Is 29% growth in e-invoicing enough for Europe?
e-Invoicing, Buyer-Supplier Ecosystem, PEPPOL, e-Invoice receiving, e-Invoicing sending
1.6 billion e-invoices. The figure from EESPA confirms that e-invoicing continues to make headway in Europe, showing an increase of 29% on previous year’s volumes. But is it enough?
1.6 billion electronic invoices – this fresh figure from EESPA (The European E-invoicing Service Providers Association) confirms that e-invoicing continues to make headway in Europe. The 2016 numbers show a considerable increase of 29% on the previous year’s B2B, B2G, and B2C e-invoice volumes in total. If we take a look further back, at EESPA’s statistics from the four previous years, we can see that e-invoicing adoption has been lately surging especially in the B2B and B2G sectors.
Hard work for effortless e-invoicing
What I read into this is that the work the EU, the European governments, organizations such as EESPA and OpenPeppol, and also us at OpusCapita along with other electronic invoicing service providers have been doing is finally paying off. Standardization and increased interoperability are paving the way for the growth in B2B electronic invoicing.
I have said it before: common interoperability is the key for smooth e-invoicing, taking away the cumbersomeness related to different formats and transfer methods. It can – and it should – make e-invoice exchange between two companies as effortless as a mobile call between the CEO’s of those companies already is.
Unfortunately, the reality of electronic invoicing in Europe can be far from smooth and effortless for an international company with cross-border business. Companies are still faced with the complexity of diverse operational and legal requirements of different networks and markets, which can hinder electronic exchange with their business partners, or at least prevent them from achieving the critical mass. We, the e-invoicing service providers, put a lot of effort into removing this complexity from the end-users.
So, to answer the question, we are on the right track, but we are definitely not there yet.
A stop to revenue leaks
Previously, another market study, the annual Billentis report estimated that the volume of electronic invoices will reach at least 36 billion worldwide in 2017. According to the report, more than 90% of all invoices worldwide are still processed manually.
Compared to manual and paper-based processes, electronic and automated invoice processes can easily result in cost savings of 60–80%. Considering the tens of billions of invoices that are sent and received in total in Europe each year, European businesses are missing out on enormous cost savings and process efficiency.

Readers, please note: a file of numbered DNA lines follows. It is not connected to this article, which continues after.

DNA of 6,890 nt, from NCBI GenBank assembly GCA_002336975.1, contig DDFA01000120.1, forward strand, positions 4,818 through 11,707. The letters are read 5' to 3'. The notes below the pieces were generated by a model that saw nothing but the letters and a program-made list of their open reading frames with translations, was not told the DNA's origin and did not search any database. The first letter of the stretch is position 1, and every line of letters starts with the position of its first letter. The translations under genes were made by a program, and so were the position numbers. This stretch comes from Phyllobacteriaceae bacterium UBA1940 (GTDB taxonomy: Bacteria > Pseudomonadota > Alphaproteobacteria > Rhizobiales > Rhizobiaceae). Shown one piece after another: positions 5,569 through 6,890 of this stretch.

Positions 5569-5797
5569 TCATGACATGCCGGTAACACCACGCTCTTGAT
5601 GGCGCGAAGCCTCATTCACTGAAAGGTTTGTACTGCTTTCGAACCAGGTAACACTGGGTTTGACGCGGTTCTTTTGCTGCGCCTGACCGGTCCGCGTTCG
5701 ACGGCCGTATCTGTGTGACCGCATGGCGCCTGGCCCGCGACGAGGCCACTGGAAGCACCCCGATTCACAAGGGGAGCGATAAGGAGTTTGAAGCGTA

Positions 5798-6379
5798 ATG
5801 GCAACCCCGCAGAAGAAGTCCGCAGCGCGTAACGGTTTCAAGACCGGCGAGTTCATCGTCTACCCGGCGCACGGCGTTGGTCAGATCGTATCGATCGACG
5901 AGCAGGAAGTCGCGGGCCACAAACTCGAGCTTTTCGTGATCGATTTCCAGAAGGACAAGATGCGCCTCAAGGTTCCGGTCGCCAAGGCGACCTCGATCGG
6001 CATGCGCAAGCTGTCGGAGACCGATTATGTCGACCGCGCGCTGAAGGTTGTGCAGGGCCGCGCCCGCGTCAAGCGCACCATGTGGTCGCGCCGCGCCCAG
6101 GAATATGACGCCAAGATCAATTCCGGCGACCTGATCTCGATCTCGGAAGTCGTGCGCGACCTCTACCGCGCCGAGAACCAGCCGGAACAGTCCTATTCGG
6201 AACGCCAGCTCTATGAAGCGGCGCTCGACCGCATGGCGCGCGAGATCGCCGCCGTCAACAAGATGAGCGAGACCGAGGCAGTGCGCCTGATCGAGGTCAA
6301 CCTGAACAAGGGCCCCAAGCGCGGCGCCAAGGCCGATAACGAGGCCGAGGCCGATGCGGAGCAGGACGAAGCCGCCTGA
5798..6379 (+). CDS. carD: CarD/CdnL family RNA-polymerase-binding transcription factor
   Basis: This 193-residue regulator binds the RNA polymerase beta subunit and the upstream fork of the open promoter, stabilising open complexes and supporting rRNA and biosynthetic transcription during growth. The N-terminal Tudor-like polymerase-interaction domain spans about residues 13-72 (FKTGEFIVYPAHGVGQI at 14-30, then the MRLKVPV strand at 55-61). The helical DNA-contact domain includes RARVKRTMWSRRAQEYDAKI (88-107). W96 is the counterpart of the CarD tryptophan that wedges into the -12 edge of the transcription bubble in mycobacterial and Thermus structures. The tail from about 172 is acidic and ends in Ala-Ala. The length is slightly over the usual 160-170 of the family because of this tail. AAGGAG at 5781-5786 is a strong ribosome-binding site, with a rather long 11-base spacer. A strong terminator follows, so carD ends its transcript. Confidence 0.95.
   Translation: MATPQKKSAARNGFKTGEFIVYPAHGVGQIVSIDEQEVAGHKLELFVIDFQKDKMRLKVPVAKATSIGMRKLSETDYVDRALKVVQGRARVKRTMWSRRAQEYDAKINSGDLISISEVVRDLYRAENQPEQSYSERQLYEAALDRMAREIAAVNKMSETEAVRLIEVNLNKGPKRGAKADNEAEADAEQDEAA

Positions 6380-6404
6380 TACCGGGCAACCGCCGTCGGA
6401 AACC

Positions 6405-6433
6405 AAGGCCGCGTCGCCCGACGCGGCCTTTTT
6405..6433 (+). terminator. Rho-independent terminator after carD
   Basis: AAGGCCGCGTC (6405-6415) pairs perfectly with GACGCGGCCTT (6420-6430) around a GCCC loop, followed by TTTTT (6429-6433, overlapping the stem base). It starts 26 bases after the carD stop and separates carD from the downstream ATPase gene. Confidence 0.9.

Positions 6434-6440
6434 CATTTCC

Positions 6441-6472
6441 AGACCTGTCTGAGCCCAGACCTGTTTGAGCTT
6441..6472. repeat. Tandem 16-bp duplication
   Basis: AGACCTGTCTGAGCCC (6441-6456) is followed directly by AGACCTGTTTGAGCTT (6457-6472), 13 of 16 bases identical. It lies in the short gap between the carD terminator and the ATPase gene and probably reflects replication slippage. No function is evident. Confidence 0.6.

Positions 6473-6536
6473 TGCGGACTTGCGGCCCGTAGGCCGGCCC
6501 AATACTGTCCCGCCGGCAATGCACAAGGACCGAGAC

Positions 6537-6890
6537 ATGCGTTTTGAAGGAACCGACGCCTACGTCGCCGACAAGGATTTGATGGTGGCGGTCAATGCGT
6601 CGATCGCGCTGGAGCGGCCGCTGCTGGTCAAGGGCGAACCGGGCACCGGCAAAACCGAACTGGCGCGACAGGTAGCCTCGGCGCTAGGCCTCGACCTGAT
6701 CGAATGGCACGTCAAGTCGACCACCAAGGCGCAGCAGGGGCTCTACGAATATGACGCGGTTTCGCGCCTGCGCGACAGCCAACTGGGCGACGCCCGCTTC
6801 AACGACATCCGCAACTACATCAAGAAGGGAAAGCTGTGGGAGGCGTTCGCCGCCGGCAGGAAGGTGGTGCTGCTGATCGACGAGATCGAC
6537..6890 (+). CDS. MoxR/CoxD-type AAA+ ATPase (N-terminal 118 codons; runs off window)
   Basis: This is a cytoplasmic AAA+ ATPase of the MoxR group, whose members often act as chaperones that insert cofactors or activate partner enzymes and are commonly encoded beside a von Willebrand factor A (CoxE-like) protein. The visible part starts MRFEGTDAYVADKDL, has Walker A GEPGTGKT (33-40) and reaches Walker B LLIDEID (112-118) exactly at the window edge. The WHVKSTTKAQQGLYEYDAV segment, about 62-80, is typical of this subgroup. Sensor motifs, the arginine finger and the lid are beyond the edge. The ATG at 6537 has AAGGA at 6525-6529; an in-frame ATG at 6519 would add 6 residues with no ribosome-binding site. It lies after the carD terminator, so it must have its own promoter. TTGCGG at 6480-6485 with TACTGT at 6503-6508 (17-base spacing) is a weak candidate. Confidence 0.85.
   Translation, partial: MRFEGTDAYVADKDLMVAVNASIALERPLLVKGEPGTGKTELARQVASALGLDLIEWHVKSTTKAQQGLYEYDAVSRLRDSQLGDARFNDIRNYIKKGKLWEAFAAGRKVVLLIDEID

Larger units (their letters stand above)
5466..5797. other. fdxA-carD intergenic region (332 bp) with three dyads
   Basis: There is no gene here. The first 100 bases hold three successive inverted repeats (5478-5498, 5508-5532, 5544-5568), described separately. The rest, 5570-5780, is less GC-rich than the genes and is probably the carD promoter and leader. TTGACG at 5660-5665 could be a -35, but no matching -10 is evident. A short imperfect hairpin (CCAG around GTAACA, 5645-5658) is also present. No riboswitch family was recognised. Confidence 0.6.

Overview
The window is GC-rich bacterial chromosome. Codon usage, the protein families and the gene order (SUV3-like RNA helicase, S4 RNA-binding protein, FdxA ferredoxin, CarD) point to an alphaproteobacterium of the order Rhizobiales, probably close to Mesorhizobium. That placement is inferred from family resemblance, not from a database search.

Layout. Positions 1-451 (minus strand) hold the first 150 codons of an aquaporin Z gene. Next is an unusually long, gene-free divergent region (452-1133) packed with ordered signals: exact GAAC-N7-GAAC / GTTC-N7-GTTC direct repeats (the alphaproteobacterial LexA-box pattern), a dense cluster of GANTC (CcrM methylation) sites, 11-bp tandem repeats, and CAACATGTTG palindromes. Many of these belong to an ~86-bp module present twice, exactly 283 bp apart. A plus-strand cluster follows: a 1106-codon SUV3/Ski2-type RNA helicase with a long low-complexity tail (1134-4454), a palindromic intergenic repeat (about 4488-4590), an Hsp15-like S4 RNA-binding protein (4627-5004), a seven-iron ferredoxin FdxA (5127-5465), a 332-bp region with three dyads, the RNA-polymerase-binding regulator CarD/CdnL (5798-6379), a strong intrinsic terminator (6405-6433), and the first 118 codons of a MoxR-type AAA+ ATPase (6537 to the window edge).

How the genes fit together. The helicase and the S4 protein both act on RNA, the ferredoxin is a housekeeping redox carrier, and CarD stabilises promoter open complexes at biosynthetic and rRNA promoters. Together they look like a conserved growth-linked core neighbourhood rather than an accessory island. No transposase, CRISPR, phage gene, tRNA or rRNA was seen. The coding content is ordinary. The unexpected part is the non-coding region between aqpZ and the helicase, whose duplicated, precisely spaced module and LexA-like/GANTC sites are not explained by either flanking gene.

The public sector sees e-invoicing as an opportunity to seal revenue leaks. VAT is usually the most important source of income for the public sector, and invoices hold relevant information. With e-invoicing, the authorities could receive VAT information in real time. Especially Latin American countries have already been fighting black economy with real-time reporting, and in European governments, there is a rising interest. Currently countries are adopting varying legislations concerning VAT reporting in e-invoicing, which may cause cracks in the uniformity if not addressed at an EU level.
The significant growth is not yet enough
Looking at all the benefits to be gained, the growth rate of e-invoicing, although very impressive, is not enough. The average e-invoicing penetration in Europe is currently 20–25%. To make everybody aware of what electronic invoicing actually is, we need to double this pace. I am pretty confident that in a couple of years’ time, the growth curves will skyrocket. You don’t even need a crystal ball to make that prediction.
It has to do with PEPPOL, the rapidly growing network that facilitates cross-border electronic procurement and invoicing between European buyers and suppliers, and EESPA, who actively promotes interoperability. It also has to do with the new EU legislation that mandates public sector to migrate into more electronic processes in procurement and invoicing, and with the new European norm that standardizes electronic invoicing on an EU level further. It all adds up to the simplicity of electronic invoicing that companies are demanding.
Most of all, it has to do with the digital transformation of businesses. Companies are more than aware of the competitive advantage that comes from high, end-to-end invoice automation, fast reconciliation, improved purchase-to-pay, transparent buyer-supplier relationships, and optimized cash management. E-invoicing can for its part help to unlock all of these. Can you afford not to turn the key?
Ahti Allikas has been active in the e-invoicing industry since the year 2000. A large part of his work lies in developing the e-invoicing ecosystem in Europe, for which he is a member of the executive committee of the European E-invoicing Service Providers Association (EESPA) and serves as the OpusCapita representative towards the OpenPEPPOL Association.
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